“In this world, nothing is certain except death and taxes.”
Life insurance probably wasn’t on Benjamin Franklin’s mind when he uttered his famous phrase, but as it happens, it truly can protect against both – or, at the very least, can make them much easier to deal with.
This is especially true of permanent life insurance. Unlike basic term life insurance – which stays in force for only a specified period (10, 20 or even 30 years) – permanent life coverage guarantees that your beneficiaries will absolutely be protected when you die.
How so? It’s fairly simple. Term insurance is priced purely based on age, health and life expectancy and is meant to provide a death benefit. However, permanent coverage has a cash value element, which helps you build a long-term nest egg and increase your death benefit. Further, as both grow, the build on the policy is such that you can stop making premium payments at some point down the road while still allowing the plan to grow and do so exponentially!
Here’s an example:
Say you’re a 35-year-old male, married with kids, and looking for $250,000 in life coverage. If you are in good health and a non-smoker, $250,000 in a 20-year term plan will likely run you in the area of $200 a year, whereas a permanent life insurance premium might run closer to $3,300 a year!
Whoa, that’s a big difference – why pay more? Here’s why: the $250K term will be gone in 20 years, and who’s to say he still won’t need life insurance then? Back in the day, folks used to think they only needed coverage while they were young, raising kids and had a mortgage, and by 65, they’d retire and live happily ever after and forever financially free. The world’s changed a lot in the last 50 years, hasn’t it?
People are living and working longer while carrying all sorts of debt into their later years, be it second homes, cars, etc. But even devoid of debt, many folks, especially those with wealth, may desire to leave as much of that wealth to their families as possible. This is where permanent coverage can be beyond valuable!
Meanwhile, let’s go back to our 35-year-old male. If ALL he bought were term insurance, he would have paid $4,000 in premiums over 20 years and, at the end of 20 years, have little to show for it. Whereas if he paid $66,000 in premiums over 20 years with permanent (whole life) insurance, he’d have (a projected) $336,000 in coverage as well as $84,000 in cash value, and if he kept paying premiums into the plan (i.e., investing into the plan), he’d have $409,000 in life coverage and $180,000 in cash value by the time he turned 65.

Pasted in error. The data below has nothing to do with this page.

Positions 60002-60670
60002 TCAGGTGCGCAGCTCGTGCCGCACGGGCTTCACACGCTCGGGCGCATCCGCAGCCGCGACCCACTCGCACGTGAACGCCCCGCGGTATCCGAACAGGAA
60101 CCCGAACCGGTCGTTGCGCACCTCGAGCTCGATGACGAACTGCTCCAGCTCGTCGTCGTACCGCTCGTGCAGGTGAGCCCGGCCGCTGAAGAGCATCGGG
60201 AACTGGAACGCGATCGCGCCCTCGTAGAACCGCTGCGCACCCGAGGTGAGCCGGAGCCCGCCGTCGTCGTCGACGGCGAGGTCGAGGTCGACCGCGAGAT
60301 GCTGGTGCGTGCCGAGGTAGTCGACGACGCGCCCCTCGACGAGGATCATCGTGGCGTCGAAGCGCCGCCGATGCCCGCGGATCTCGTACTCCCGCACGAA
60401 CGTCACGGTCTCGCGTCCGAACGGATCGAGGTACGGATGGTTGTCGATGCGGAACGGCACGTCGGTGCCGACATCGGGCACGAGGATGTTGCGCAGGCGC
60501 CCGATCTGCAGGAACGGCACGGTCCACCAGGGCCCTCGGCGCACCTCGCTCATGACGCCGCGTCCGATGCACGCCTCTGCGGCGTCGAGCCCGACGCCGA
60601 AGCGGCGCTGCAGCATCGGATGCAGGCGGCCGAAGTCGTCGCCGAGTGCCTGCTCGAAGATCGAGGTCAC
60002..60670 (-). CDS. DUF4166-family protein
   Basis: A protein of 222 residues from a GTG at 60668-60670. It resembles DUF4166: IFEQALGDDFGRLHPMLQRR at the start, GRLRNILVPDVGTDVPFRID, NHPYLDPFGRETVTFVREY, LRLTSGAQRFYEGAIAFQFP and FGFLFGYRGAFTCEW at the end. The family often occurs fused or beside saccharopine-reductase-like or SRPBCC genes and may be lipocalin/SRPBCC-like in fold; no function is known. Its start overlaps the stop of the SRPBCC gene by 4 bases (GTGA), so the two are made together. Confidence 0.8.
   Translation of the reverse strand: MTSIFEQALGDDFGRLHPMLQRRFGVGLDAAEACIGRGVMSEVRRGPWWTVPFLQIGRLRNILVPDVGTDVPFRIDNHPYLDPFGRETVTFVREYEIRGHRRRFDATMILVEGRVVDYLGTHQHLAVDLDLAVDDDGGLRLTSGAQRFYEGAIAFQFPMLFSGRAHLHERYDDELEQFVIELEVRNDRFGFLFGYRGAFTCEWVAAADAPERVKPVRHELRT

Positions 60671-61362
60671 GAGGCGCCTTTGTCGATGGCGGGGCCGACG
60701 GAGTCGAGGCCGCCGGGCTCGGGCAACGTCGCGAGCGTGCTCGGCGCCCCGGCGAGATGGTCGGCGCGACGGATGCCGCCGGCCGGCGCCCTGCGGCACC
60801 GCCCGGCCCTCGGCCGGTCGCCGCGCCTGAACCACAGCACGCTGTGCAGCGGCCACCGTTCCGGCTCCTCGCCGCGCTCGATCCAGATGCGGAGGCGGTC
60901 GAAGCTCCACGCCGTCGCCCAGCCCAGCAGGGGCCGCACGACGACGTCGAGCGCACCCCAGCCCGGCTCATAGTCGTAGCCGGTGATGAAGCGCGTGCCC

Not only that, but the money would work for him in many tax-advantaged ways:
- Proceeds from life insurance are always tax-free.
- So is the cash value inside your policy, which you can withdraw (via loan) and NEVER have to pay back, nor EVER pay tax on, no matter your long-term gain.
- Not only is your cash value tax-free, but it’s also a non-reportable asset. That means it doesn’t count as income for things like FAFSA, Medicare taxes or even in determining what you pay for Medicare – whose premiums have been means-tested for over ten years. Further, your cash value is always protected from creditors and debtors in case of financial hardship or bankruptcy.
So, does this mean you should never buy term life insurance? Does this mean you should stop what you’re doing and invest all your money into a permanent life insurance plan? Of course not!
First off, when you are at your greatest area of vulnerability, such as our 35-year-old married male, or say for you and a partner who want to ensure the long-term sustainability of your business should one of you die young, term insurance is the smartest and most inexpensive way to get all the death benefit coverage you need at the most affordable cost.
The idea is this: buy what you need in term, but then consider putting some of your insurance dollars into permanent coverage to ensure you will be covered much later in life.
As for investing, there are many places where you should put your money to help maintain a strong and balanced retirement portfolio, such as stocks and bonds, your 401K, Roth IRAs, treasury notes, etc. But as world-renowned accounting firm Ernst & Young postulated two years ago, those carrying permanent life insurance as PART of their overall investment strategy tend to do better than those who don’t. Why? Generally speaking, E&Y argues the safety and security of the permanent life insurance investment is a hedge and protector against the inevitable (and cyclical) uncertainties of the overall investment market.
Now, permanent coverage comes in many flavors, such as whole life, universal life, and even variable universal life, all of which have their strengths depending on your specific needs. Whole Life earns a safe and conservative long-term return via annual carrier dividends (as if you were a stockholder of the company). Universal (and variable universal life) puts money into the marketplace, typically more aggressively, and can bring higher rewards but come with higher risks. That said, many use universal life to create a permanent term, where there’s no cash value but instead provides a path whereby you pay a minimum guaranteed premium every year to guarantee coverage for life.
Perhaps life insurance may not bring about the “constitutional promise of permanency” Benjamin Franklin once ruminated about. Still, it can protect your family and keep as much money in your and your family’s pocket for as long as possible.
Sounds better than death and taxes.
Material posted on this website is for informational purposes only and does not constitute a legal opinion or medical advice. Contact your legal representative or medical professional for information specific to your legal or medical needs.